Calorie Calculator

If you’re trying to lose weight, or maintain a healthy weight, you might be wondering how many calories you should be eating each day. The calorie calculator can help you find out.

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Simply enter your height, weight, and activity level into the calculator, and it will tell you how many calories you need to eat each day to maintain your current weight. If you’re trying to lose weight, you can enter your desired weight loss into the calculator, and it will tell you how many calories you need to eat each day to reach your goal.

Calorie Calculator

Age*
Gender*
Body Fat*
%
Height*
cm
Weight*
kg
Activity*
Result Unit*
BMR estimation formula*

The calorie calculator can also help you determine how many calories you should be eating if you’re trying to gain weight. Simply enter your desired weight into the calculator, and it will tell you how many calories you need to eat each day to reach your goal.

Remember, the calorie calculator is just a tool to help you estimate how many calories you need. It’s not a substitute for a healthy diet and regular exercise. But if you’re looking to make some changes to your diet, the calorie calculator can be a helpful starting point.

Mifflin-St Jeor Equation:

The Mifflin-St Jeor Equation is a calorie calculator that can be used to estimate the number of calories a person needs to consume in order to maintain their current weight. The equation takes into account a person’s age, weight, height, and activity level, and provides a more accurate estimate of calorie needs than other popular formulas. The Mifflin-St Jeor Equation can be used by both men and women, and is considered the most accurate way to estimate calorie needs for weight loss or weight maintenance.

For men:
BMR = 10W + 6.25H – 5A + 5
For women:
BMR = 10W + 6.25H – 5A – 161

Revised Harris-Benedict Equation:

The Revised Harris-Benedict Equation is a calorie calculator that can be used to estimate the number of calories needed to maintain energy balance. The equation takes into account the individual’s height, weight, age, gender, and activity level. The Revised Harris-Benedict Equation is more accurate than the original Harris-Benedict Equation, and is the most widely used equation for estimating calorie needs.

For men:
BMR = 13.397W + 4.799H – 5.677A + 88.362
For women:
BMR = 9.247W + 3.098H – 4.330A + 447.593

Katch-McArdle Formula:

The Revised Katch-McArdle Formula is a calorie calculator that uses your body fat percentage to estimate your daily calorie needs. This formula is considered more accurate than the standard calorie calculator, which uses your body weight to estimate your daily calorie needs.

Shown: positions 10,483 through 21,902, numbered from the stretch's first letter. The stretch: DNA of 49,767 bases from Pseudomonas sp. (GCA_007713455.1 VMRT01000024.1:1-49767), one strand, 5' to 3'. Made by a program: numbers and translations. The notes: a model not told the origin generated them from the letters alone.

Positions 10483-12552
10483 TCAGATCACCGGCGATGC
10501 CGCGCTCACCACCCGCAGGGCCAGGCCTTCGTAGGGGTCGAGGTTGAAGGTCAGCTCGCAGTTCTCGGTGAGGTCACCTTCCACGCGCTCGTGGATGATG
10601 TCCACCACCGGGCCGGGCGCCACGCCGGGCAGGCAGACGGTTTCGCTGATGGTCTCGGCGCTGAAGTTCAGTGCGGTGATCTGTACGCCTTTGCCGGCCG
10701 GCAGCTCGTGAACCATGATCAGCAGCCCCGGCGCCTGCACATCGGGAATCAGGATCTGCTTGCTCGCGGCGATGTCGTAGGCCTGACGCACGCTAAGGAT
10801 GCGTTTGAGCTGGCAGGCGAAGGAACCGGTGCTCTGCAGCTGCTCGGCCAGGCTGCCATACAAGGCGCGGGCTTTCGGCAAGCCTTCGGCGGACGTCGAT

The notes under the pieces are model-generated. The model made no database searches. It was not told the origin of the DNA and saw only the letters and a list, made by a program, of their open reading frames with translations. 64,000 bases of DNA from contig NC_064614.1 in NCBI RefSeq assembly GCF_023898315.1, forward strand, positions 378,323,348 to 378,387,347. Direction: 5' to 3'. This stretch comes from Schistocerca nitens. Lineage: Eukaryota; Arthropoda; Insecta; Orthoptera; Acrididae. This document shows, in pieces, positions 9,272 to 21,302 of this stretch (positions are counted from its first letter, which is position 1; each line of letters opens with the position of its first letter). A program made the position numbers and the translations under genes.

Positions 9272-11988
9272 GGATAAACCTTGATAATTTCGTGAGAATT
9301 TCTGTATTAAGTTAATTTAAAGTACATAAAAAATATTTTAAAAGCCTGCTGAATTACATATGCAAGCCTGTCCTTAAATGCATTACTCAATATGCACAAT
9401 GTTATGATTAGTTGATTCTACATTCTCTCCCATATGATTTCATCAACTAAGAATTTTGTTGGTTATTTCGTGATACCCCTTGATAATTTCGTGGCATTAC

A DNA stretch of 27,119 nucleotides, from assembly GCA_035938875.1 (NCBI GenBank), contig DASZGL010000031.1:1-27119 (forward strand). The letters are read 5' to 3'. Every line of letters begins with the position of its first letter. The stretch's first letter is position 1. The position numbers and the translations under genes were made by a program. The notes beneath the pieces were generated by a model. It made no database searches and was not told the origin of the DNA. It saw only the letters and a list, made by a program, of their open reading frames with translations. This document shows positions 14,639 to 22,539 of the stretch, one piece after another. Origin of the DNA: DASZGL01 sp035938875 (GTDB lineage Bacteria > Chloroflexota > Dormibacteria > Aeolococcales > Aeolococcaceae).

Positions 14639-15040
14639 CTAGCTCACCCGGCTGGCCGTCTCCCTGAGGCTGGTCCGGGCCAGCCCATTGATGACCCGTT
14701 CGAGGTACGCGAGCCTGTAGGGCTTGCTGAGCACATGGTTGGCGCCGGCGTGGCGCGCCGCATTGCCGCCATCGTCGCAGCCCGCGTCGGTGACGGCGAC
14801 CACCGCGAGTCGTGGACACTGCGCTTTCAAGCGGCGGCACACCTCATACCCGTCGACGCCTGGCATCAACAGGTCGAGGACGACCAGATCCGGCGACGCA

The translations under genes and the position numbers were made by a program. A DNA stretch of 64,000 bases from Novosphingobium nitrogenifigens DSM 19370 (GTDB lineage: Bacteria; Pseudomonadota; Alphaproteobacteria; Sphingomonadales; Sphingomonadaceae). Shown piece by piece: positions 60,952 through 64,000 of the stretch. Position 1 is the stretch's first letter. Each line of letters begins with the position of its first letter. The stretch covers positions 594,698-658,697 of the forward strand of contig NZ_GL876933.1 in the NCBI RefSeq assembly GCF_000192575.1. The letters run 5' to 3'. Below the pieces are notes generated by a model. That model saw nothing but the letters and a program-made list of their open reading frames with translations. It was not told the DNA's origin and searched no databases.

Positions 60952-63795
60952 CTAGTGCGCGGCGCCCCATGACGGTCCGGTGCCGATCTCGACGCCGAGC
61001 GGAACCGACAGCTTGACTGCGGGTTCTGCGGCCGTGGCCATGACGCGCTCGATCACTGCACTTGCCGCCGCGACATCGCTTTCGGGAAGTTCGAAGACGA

To use the Revised Katch-McArdle Formula, you will need to know your body fat percentage. You can estimate your body fat percentage using a body fat calculator or by measuring your body fat with a body fat caliper.

Once you have your body fat percentage, plug it into the Revised Katch-McArdle Formula to calculate your daily calorie needs.

The Revised Katch-McArdle Formula is a useful tool for people who are trying to lose weight, gain muscle, or simply maintain their current weight. This formula can help you estimate how many calories you need to consume each day to reach your goals.

BMR = 370 + 21.6(1 – F)W
where:
W is body weight in kg
H is body height in cm
A is age
F is body fat in percentage

This value is the number of calories a person can eat in a day to keep their body-weight the same, if they stay inactive. If a person is usually active, this value is multiplied by an activity factor (usually 1.2-1.95) to get a more realistic number for daily calorie consumption. It takes about 3,500 extra calories to equal 1 pound. So, to lose 1 pound per week, 500 calories must be cut from the daily food intake. For example, if a person needs 2,500 calories a day to stay the same weight, eating 2,000 calories in a day for a week should result in a one-pound weight loss.

It is better for weight loss to eat a healthy diet and exercise regularly. You should not lower your daily calorie intake by more than 1,000 calories. Losing more than 2 pounds a week can be unhealthy and counterproductive because it can slow your metabolism. Losing muscle mass can also reduce your basal metabolic rate (BMR). When you crash diet or don’t eat enough, your body doesn’t have the nutrients it needs, which can be detrimental. Therefore, in addition to monitoring your calorie intake, it is essential to consume enough fiber and other nutrients.